The Supreme Court’s conservative majority signaled they may be prepared to challenge race-conscious admissions policies, otherwise known as affirmative action, at two major universities.

The justices began discussing the validity and merits of affirmative action Monday as they hear a case from Students for Fair Admissions, a longtime opponent of the policy. SFFA is asking the court to overturn a 2003 decision Grutter v. Bollinger, which established a precedent to allow colleges to consider race when admitting students. They claim the policy discriminates against Asian and White students.

Conservative justices levied several criticisms of race-conscious policies. Narrow, measurable definitions are often among the highest considerations by the court. The 2003 decision indicated that affirmative action should not be necessary indefinitely and would one day be unnecessary. The timeline set out in the decision was 25 years. Justice Amy Coney Barrett questioned whether this suggestion carried any weight.

“Are you saying when you’re up here and it’s 2040, are you still defending it?” Associate Justice Amy Coney Barrett said. “Like this is just indefinite?”

Clarence Thomas said he has not understood the meaning of the word “diversity” as it is used to describe student bodies and workplaces. Ryan Park, representing the University of North Carolina, said having a diverse population in the student body reduces “group think,” leading to a wider range of ideas informed by a larger variety of experiences.

Two colleges are at the center of this debate: the University of North Carolina and Harvard University. Both will be heard as separate cases. The outcome however, could reverberate even beyond institutions of higher education. The National Football League’s Rooney Rule, for example, has long been criticized for lacking teeth and providing no real solution to create genuine inclusion on the sidelines and in front offices.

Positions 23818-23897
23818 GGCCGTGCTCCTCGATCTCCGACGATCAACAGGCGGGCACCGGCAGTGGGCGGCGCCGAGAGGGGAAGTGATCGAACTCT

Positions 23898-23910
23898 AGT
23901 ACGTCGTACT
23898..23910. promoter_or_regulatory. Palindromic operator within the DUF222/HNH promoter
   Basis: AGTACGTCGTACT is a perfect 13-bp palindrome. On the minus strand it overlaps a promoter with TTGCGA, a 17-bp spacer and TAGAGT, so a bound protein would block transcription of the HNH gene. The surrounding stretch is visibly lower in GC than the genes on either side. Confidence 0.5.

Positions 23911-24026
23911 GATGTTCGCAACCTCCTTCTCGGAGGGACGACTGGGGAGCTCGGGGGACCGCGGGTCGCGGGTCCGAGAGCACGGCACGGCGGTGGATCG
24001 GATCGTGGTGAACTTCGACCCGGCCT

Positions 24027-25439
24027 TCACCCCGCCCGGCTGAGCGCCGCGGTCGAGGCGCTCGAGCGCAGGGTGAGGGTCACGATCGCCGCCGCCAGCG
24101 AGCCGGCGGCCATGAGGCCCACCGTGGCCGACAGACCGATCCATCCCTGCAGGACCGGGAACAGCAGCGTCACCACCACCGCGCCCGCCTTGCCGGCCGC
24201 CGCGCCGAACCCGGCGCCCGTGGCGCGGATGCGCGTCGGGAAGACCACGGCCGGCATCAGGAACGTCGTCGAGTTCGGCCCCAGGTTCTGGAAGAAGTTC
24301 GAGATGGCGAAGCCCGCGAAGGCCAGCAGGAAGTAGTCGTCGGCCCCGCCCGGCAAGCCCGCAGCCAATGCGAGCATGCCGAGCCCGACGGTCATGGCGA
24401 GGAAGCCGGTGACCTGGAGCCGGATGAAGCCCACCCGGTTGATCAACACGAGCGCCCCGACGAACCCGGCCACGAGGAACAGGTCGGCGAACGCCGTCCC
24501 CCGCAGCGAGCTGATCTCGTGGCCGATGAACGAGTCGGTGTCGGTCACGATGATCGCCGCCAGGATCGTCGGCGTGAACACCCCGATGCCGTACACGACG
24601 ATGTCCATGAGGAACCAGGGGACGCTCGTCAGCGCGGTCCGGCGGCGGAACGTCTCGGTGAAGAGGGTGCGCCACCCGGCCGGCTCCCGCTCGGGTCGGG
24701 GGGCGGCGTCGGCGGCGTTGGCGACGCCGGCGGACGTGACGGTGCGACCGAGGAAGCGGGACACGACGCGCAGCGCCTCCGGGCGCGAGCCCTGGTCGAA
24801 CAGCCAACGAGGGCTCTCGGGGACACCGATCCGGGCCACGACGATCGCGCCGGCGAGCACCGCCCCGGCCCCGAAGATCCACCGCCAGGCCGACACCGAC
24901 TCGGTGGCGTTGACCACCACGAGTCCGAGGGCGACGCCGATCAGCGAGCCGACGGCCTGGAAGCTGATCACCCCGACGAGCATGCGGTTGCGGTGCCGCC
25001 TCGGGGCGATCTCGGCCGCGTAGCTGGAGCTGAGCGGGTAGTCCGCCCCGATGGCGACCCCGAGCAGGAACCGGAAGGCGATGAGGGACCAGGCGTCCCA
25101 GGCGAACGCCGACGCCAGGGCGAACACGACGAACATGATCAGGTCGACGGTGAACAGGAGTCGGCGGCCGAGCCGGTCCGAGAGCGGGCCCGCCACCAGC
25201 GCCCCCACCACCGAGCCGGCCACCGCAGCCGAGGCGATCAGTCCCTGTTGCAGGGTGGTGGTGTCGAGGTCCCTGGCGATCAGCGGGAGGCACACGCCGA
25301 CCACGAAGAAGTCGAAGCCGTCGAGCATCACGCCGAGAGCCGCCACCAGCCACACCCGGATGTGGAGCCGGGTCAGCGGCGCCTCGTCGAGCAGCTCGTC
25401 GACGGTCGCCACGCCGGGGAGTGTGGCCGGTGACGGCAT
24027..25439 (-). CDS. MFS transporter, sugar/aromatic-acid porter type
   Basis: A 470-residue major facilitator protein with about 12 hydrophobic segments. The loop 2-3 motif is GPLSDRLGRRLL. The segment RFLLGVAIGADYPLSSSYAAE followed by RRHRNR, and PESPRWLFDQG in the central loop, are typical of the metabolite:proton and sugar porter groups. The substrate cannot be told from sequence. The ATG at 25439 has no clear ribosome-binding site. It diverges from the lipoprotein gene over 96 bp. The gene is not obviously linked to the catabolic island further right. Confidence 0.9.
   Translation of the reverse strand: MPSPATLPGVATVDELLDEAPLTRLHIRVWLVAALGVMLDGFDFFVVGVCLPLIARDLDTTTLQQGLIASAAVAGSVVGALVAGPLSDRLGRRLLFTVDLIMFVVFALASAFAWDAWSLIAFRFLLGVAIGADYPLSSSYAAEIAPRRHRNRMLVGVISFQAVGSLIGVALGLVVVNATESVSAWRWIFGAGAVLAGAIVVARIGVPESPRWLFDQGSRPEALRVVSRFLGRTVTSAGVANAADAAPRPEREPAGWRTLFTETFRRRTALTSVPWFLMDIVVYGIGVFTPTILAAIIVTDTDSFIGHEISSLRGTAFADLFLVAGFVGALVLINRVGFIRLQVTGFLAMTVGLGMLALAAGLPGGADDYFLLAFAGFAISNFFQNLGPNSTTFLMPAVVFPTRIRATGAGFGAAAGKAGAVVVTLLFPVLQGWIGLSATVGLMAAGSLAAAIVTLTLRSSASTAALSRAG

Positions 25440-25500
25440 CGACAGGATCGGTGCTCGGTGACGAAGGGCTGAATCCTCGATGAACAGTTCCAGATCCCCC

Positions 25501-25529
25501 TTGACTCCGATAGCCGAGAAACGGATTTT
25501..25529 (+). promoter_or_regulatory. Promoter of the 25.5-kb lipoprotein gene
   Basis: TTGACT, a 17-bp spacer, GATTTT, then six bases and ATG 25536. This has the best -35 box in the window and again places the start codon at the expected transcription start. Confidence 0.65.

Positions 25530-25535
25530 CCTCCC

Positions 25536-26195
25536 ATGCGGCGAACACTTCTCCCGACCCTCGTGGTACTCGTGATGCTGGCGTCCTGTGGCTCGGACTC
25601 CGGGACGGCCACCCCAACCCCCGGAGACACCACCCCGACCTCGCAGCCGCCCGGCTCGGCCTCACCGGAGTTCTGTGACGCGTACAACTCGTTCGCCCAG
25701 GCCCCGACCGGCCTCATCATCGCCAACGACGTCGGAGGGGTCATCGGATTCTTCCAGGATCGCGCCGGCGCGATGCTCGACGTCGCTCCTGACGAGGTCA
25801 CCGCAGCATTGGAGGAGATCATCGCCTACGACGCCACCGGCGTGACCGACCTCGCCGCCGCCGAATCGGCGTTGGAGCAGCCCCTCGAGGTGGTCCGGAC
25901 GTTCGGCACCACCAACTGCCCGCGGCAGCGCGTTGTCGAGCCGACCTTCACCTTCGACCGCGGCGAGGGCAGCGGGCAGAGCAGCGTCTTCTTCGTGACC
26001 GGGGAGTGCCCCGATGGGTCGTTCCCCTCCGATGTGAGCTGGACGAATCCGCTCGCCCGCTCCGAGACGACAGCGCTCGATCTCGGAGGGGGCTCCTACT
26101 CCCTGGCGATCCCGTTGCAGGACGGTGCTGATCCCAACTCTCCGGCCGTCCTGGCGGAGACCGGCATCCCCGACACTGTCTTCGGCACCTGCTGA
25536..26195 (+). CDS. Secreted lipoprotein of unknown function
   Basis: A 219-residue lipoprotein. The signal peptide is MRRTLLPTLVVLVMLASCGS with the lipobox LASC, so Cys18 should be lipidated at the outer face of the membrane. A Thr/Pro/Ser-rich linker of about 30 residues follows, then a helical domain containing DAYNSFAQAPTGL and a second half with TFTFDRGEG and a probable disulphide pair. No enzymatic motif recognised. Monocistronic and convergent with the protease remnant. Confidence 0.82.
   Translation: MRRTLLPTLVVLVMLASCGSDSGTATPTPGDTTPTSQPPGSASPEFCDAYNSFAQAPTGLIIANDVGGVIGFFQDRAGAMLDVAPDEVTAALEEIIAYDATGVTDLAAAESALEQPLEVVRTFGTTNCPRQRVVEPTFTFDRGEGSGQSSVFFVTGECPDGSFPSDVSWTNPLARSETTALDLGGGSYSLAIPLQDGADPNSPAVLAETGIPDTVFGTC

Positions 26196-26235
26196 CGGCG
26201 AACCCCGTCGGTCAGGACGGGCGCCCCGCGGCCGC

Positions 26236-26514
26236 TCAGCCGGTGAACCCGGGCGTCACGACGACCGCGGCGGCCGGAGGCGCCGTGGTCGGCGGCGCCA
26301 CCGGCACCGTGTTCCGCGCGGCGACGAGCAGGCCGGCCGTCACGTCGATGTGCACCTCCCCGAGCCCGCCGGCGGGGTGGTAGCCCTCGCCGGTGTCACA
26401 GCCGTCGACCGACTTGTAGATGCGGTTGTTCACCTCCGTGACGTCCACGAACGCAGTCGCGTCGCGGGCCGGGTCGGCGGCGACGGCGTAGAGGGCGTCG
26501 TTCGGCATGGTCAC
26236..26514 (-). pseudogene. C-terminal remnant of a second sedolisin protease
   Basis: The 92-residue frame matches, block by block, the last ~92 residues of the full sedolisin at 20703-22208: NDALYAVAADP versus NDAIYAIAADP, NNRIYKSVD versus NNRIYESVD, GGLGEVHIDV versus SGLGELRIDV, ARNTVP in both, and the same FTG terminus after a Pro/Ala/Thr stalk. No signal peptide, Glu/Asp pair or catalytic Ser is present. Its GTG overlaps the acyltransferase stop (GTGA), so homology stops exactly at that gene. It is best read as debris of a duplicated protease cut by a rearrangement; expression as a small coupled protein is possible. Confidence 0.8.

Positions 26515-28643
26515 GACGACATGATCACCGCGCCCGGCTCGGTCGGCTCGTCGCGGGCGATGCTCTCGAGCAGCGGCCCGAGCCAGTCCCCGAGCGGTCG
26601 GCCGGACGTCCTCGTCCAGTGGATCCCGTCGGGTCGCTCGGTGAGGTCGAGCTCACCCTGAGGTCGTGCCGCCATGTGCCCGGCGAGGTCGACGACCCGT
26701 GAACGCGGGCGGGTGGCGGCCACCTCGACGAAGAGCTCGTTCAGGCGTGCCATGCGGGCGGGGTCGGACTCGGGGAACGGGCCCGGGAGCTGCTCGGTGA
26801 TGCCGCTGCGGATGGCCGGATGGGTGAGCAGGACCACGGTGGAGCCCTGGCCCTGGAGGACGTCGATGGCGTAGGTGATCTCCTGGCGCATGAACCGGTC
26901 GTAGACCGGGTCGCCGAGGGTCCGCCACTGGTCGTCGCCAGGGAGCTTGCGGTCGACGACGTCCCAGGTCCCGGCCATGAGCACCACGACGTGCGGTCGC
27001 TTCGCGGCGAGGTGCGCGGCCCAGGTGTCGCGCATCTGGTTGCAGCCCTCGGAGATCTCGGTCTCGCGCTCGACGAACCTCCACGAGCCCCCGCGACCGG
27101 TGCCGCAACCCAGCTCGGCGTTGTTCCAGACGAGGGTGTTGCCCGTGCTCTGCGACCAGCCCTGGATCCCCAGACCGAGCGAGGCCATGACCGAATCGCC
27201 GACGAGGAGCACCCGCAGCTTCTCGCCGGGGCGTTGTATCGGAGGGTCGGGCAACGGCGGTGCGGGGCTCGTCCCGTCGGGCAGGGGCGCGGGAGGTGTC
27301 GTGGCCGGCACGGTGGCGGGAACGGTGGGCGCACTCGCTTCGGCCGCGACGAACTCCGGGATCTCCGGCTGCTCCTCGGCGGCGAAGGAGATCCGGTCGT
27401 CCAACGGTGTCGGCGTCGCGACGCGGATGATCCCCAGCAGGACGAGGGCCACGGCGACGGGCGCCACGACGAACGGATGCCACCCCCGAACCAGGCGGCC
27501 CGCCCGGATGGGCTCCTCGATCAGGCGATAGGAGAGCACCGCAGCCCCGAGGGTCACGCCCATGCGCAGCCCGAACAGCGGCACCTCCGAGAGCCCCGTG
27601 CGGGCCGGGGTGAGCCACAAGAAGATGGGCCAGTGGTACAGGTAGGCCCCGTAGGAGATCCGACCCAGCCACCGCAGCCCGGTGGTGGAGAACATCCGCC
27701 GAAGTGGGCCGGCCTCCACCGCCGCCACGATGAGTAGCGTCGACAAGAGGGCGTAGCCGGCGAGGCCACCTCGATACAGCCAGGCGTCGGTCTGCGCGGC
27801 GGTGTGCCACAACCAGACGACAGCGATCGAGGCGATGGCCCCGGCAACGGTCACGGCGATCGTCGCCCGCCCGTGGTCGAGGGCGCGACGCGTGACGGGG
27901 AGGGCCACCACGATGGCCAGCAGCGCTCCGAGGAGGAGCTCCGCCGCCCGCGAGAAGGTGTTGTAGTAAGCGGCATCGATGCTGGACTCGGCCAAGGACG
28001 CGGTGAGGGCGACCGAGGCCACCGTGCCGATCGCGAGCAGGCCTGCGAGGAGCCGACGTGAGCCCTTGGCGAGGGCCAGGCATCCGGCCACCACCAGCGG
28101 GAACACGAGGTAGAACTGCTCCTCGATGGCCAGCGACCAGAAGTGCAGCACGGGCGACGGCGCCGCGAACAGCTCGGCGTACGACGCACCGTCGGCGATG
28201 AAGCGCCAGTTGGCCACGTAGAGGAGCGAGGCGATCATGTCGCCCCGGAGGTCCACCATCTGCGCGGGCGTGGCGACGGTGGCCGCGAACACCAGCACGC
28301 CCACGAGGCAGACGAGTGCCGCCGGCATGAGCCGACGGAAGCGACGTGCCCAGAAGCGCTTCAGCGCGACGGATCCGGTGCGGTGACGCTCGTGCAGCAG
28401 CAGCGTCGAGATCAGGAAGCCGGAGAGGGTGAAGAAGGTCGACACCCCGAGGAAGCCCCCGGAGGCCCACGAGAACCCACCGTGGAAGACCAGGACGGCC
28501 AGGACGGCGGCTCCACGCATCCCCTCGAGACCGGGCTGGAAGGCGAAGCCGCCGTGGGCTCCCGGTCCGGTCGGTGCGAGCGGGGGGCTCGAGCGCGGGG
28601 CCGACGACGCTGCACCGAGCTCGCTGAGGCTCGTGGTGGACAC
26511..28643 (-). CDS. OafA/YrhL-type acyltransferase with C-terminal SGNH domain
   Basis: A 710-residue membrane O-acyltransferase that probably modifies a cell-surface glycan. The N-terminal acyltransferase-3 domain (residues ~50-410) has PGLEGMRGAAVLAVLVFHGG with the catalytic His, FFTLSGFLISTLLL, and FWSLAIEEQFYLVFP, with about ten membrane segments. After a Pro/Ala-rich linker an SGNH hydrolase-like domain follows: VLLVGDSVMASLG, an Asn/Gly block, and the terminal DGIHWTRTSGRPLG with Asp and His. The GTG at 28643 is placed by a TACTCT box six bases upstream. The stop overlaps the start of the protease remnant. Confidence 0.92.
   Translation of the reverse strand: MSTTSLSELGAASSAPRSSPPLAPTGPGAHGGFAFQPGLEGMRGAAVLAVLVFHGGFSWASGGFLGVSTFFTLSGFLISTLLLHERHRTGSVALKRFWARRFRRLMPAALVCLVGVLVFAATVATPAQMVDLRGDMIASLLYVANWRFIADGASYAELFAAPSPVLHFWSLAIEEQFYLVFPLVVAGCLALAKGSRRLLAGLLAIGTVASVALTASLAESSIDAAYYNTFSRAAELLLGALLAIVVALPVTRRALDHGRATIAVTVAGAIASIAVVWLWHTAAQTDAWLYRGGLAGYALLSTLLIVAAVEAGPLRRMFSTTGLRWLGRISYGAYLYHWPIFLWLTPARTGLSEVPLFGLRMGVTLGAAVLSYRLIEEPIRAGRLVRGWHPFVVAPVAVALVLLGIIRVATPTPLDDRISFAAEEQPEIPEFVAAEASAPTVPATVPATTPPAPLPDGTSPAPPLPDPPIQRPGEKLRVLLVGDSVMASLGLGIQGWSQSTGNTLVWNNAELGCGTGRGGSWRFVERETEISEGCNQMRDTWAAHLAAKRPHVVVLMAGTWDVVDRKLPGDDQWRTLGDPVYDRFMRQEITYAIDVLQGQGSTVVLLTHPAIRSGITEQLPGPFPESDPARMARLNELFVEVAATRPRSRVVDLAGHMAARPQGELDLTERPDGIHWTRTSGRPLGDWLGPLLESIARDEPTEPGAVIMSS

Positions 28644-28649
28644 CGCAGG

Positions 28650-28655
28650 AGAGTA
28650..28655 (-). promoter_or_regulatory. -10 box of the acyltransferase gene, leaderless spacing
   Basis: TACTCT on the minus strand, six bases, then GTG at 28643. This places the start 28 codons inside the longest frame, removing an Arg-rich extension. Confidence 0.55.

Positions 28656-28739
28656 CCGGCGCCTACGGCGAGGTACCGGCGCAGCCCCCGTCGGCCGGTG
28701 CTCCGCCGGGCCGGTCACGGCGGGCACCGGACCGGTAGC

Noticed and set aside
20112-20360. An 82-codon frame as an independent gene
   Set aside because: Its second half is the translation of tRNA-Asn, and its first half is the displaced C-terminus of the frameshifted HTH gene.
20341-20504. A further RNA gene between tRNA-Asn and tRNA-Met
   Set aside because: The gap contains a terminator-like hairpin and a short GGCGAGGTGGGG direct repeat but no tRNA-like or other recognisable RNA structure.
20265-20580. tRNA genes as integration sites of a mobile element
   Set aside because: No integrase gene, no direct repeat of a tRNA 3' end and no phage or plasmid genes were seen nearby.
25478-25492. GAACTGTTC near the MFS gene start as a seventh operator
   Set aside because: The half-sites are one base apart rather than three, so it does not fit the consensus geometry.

While college admissions do consider race, it is just one of many factors under consideration throughout the admissions process.

Liberal justices, who are outnumbered 6-3 in the Supreme Court, defended the need for policies to encourage a diverse population of students that more closely represents the whole of the United States.

“I thought that part of what it meant to be an American and to believe in American pluralism is that, actually, our institutions are reflective of who we are as a people,” Associate Justice Elena Kagan said.

The court’s newest justice, Ketanji Brown Jackson, recused herself from discussing Harvard University because she served on its board of overseers. She noted there is no proof that race has been a deciding factor in an SFFA student not being admitted to a college.

“When you give your race you’re not getting any special points. No one’s automatically getting in because race is being used,” Jackson said.

A decision is likely to come next year.

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